But Wright pushes this technique far beyond a simple means of foreshadowing in Baby Driver, actually borrowing dialogue from the scenes glimpsed on TV to use later in the film. For instance, a brief snippet of Monsters, Inc. that Baby catches on television influences him to quote the character Mike Wazowski two separate times in the movie. On both occasions, Baby is conversing with his boss, Doc, and, in an attempt to reaffirm their working relationship, he says, “You and I are a team. Nothing is more important than our friendship.” In the second instance, having become fed up with Baby’s distrustful behavior, Doc hilariously calls him out on repeatedly quoting a children’s animated film.
Much of the other pop culture references in Baby Driver relate to music in some way, and again this is a traditional hallmark of Wright’s work. The director likes to use well-known songs as a method of characterization by displaying his characters’ relationships to the songs, though he varies the way in which he pulls this off. In Shaun of the Dead, As Shaun and his friend Ed attempt to neutralize zombies, they resort to throwing records from Shaun’s personal collection at their attackers. In the heat of battle, Ed asks Shaun which records will be acceptable to throw. Shaun’s split-second choices convey not only his musical taste, but also his uniquely judgmental personality. He refuses to allow Ed to throw albums such as Purple Rain and Sign of the Times, but immediately approves the Batman soundtrack and a Dire Straits album for use as a disposable weapon. The audience understands the type of person Shaun is simply from his musical selections in this scene.
Similarly, in Baby Driver, Baby and Buddy share a bonding moment over the fact that they both love the song “Brighton Rock.” The scene paints Buddy as less of an obvious bad guy and more of a reasonably good-natured criminal whose dark turn toward the film’s conclusion thus becomes all the more surprising.
One final trademark of Wright’s pop culture obsession is his inclusion of sequences carefully timed to music, a strategy commonly referred to as Mickey Mousing. This technique can be found all over Wright’s filmography, usually used for comedic effect and to set the tone in action scenes. In Shaun of the Dead, Shaun, Ed and Liz smack a zombie with pool cues in time to Queen’s “Don’t Stop Me Now.” Wright’s comic book-based action film Scott Pilgrim vs. the World includes a Bollywood-influenced musical fight scene in which every punch, duck and jump matches the beat of the music. And the director’s pub crawl sci-fi farce The World’s End features a drinking song punctuated by the perfectly-timed burps and sighs of the lead characters.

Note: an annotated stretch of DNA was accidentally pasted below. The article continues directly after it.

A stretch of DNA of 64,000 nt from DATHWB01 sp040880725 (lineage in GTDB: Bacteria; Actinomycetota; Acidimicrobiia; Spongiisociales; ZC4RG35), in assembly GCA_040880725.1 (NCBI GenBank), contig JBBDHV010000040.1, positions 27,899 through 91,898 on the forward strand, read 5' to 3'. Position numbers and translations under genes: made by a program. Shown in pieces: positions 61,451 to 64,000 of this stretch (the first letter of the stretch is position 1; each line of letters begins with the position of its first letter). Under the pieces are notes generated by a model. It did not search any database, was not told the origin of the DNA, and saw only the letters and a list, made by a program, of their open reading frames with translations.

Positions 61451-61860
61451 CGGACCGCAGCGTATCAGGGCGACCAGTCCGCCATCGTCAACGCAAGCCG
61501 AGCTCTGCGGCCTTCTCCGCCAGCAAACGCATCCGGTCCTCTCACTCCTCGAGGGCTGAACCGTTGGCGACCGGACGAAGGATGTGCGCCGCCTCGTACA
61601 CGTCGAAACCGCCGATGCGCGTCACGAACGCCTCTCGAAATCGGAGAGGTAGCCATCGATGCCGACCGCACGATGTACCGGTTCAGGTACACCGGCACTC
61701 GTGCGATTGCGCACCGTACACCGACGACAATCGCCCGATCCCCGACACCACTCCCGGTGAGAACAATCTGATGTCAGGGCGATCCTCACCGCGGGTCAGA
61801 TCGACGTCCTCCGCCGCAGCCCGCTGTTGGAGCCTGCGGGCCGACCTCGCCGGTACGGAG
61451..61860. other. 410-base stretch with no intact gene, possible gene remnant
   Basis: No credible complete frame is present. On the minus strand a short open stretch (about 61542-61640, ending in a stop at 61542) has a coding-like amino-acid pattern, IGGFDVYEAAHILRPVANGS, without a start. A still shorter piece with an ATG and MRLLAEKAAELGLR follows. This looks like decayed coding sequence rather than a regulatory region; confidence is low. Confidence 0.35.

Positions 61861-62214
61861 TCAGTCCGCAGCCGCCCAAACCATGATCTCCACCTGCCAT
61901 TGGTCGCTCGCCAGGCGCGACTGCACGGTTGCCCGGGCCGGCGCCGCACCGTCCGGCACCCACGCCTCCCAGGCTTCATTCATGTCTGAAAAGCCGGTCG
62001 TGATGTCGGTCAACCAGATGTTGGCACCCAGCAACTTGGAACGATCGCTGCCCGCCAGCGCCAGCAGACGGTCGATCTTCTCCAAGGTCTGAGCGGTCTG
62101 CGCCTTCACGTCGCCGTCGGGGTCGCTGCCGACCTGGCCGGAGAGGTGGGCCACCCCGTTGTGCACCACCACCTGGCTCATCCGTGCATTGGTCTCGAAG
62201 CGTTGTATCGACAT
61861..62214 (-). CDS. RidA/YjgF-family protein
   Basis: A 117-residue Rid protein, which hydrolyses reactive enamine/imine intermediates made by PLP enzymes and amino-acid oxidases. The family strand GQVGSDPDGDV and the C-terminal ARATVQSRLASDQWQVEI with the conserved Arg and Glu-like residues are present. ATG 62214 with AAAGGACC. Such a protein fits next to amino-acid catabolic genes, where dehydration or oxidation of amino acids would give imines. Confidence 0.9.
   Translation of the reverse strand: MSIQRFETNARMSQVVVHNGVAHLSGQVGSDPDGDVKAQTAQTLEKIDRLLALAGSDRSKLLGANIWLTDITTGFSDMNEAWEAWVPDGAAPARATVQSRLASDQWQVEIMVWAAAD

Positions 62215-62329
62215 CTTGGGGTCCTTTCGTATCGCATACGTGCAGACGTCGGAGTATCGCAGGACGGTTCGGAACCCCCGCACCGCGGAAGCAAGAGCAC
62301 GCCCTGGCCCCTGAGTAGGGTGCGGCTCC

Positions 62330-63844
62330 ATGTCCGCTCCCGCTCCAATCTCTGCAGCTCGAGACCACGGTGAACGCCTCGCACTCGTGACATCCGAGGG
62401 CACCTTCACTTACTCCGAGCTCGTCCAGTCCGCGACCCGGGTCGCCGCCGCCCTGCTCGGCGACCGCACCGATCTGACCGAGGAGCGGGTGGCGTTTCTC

Mickey Mousing has an almost constant presence in Baby Driver, as songs play in the background of nearly every scene and practically all of the actors’ movements are timed to the music. From a long tracking shot in which Baby walks to a coffee shop to the tune of “Harlem Shuffle” to a sequence late in the film where Bats, Buddy, Darling and Baby find themselves in a shootout with undercover cops as “Tequila” buzzes in Baby’s earbuds, everything is synchronized to music. This again is one of Wright’s traditional strategies being pushed to an extreme, and the effect is nothing if not technically impressive and hypnotically watchable.
While Baby Driver has certainly established itself as a one-of-a-kind action film and a unique entry in Edgar Wright’s catalogue, shades of the director’s previous work are undeniably present. Some may view his incessant references to cultural iconography as repetitive filmmaking, but I see it more as Wright settling into the trademark style he has established over the course of his career. He chooses to exaggerate the use of certain techniques and yet downplay others in Baby Driver, altering his formula as he has done with each of his films and selecting the proper tools from his belt to serve the purposes required by the film’s story and characters. The result is a unique and technically innovative film that still comfortably fits the label of an Edgar Wright movie.